On a very competitive night that included HBO’s Game of Thrones season opener, CBS’s Academy of Country Music AMC's TurnAwards and, yes, WrestleMania 30 on pay-per-view, AMC‘s new crunchy-gravel drama Turn logged a hefty 2.1 million viewers at 9 PM last night. With the repeat viewing at 10:30 PM, that crowd grew to a cumed 3 million viewers.  Among the premiere telecast’s 2.1 mil were 669,000 demo viewers; with the 10:30 PM repeat factored in, that stat grows to  1.1 million. Even better, the quarterly stats throughout the 90-minute premiere remained consistent, which means viewers did not look at a few minutes of the period piece and respond “Yikes!”

With its celebrated anti-hero dramas Breaking Bad and Mad Men gone and entering final season, respectively, there’s a lot of pressure on AMC’s straight-up good-guys-versus-bad drama which promises to feature guys in breeches, waistcoats, and powdered wigs. Turn, set during the American Revolutionary War, and based on Alexander Rose’s book Washington Spies, is about the country’s first spy ring whose members collected intel for George Washington about British rannygazoo in what’s now New York. The network has, to date, made its ratings hay with anti-heroes on the above-mentioned two drama hits — and let’s not forget zombie-drama The Walking Dead. Making matters worse, Turn, from Nikita creator/executive producer Craig Silverstein and Barry Josephson, last month got a ringing endorsement from former POTUS and CIA chief George H.W. Bush at a private Houston, TX screening. But author Rose has promised that the “vast untapped reservoir of intelligence history” on which the show is based, including Washington’s extensive correspondence with the Culper spy ring,  has been “ignored over the last couple hundred years because, it’s face it, it’s a bit seamy, a bit underhanded,”adding that Washington “loved to spy and he was really good at it.”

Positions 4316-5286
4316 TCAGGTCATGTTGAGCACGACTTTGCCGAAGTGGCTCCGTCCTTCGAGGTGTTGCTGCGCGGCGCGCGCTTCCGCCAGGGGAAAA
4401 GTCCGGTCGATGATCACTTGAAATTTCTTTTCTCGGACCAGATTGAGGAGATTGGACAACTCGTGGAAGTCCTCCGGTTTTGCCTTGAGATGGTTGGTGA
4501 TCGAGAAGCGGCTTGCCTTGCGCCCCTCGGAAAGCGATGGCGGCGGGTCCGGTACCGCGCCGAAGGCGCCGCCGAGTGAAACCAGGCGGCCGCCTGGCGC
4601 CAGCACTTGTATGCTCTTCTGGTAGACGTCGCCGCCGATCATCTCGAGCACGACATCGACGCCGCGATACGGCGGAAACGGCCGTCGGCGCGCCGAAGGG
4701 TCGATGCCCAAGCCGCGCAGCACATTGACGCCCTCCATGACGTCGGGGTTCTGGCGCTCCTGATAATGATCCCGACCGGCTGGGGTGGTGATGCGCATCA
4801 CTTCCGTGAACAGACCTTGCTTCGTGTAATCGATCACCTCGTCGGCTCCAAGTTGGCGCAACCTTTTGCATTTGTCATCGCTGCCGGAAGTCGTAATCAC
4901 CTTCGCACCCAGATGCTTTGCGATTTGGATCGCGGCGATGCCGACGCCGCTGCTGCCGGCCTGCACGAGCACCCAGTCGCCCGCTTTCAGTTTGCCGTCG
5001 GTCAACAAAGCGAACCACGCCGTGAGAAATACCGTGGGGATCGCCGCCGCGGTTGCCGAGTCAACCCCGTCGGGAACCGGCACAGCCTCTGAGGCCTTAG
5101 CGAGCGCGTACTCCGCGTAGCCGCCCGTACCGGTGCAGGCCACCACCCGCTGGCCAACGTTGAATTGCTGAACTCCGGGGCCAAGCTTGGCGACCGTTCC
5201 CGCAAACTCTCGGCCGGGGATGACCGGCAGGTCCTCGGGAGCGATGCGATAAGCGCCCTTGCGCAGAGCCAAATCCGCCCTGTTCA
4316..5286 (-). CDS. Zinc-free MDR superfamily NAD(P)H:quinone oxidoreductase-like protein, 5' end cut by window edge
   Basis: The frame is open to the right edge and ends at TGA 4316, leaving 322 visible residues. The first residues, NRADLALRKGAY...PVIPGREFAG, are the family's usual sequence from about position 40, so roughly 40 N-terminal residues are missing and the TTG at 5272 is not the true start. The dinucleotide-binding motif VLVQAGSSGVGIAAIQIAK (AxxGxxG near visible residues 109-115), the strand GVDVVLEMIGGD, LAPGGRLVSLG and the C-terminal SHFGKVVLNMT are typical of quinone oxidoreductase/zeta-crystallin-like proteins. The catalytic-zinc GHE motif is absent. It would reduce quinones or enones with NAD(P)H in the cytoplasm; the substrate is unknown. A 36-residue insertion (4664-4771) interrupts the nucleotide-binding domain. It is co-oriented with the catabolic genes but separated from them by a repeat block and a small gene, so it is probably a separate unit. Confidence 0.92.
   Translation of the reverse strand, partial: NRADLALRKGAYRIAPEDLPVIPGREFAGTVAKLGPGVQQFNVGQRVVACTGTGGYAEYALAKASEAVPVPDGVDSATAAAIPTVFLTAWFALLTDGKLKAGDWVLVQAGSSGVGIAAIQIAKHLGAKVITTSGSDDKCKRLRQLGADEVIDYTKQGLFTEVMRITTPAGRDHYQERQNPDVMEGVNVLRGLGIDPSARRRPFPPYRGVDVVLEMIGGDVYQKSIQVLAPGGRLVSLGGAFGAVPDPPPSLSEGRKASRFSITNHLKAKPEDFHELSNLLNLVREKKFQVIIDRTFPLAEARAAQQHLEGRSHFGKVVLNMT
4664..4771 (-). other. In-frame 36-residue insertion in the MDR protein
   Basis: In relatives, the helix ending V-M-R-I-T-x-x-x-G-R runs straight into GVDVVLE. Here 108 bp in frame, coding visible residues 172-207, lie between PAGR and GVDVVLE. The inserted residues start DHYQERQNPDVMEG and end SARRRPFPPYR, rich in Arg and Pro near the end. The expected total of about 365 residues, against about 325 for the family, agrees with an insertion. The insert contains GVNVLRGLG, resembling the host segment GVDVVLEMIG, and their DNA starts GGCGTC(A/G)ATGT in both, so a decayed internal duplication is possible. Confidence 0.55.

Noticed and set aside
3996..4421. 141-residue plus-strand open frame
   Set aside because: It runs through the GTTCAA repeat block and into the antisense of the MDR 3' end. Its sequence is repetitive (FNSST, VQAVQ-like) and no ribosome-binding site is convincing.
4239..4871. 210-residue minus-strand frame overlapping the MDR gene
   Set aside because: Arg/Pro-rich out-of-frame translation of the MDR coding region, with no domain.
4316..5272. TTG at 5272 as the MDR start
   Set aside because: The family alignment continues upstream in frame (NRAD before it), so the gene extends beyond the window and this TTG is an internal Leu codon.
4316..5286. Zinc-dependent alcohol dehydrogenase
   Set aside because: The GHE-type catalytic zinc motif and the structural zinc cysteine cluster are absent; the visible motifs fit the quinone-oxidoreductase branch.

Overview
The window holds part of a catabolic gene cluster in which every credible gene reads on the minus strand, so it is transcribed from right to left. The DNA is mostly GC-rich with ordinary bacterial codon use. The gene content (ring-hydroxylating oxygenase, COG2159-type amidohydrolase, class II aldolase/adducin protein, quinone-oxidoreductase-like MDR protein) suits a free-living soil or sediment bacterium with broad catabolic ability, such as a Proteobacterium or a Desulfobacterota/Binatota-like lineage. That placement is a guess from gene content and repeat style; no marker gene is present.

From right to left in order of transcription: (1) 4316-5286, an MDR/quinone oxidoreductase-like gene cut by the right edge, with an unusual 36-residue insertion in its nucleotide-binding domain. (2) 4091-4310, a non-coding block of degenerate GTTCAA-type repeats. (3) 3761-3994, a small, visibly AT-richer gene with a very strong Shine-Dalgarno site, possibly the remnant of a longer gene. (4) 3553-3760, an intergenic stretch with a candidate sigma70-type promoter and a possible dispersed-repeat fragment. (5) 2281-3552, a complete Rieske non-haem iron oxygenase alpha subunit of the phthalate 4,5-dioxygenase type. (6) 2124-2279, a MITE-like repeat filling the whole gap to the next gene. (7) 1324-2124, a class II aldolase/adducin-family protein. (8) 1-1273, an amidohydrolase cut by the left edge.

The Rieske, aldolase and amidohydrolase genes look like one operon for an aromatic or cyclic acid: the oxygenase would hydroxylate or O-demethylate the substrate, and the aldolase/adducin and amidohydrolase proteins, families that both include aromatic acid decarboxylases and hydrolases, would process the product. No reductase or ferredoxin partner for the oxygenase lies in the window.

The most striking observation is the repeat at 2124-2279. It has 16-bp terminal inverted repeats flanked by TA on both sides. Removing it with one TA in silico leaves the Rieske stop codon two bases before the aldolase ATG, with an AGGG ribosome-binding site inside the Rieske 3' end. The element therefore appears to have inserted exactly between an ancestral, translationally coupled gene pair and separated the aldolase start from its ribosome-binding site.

And, FYI,  the Breaking Bad premiere, on January 20, 2008, logged 1.411 million viewers while Mad Men’s unveiling, on July 19, 2007, clocked 1.645 million.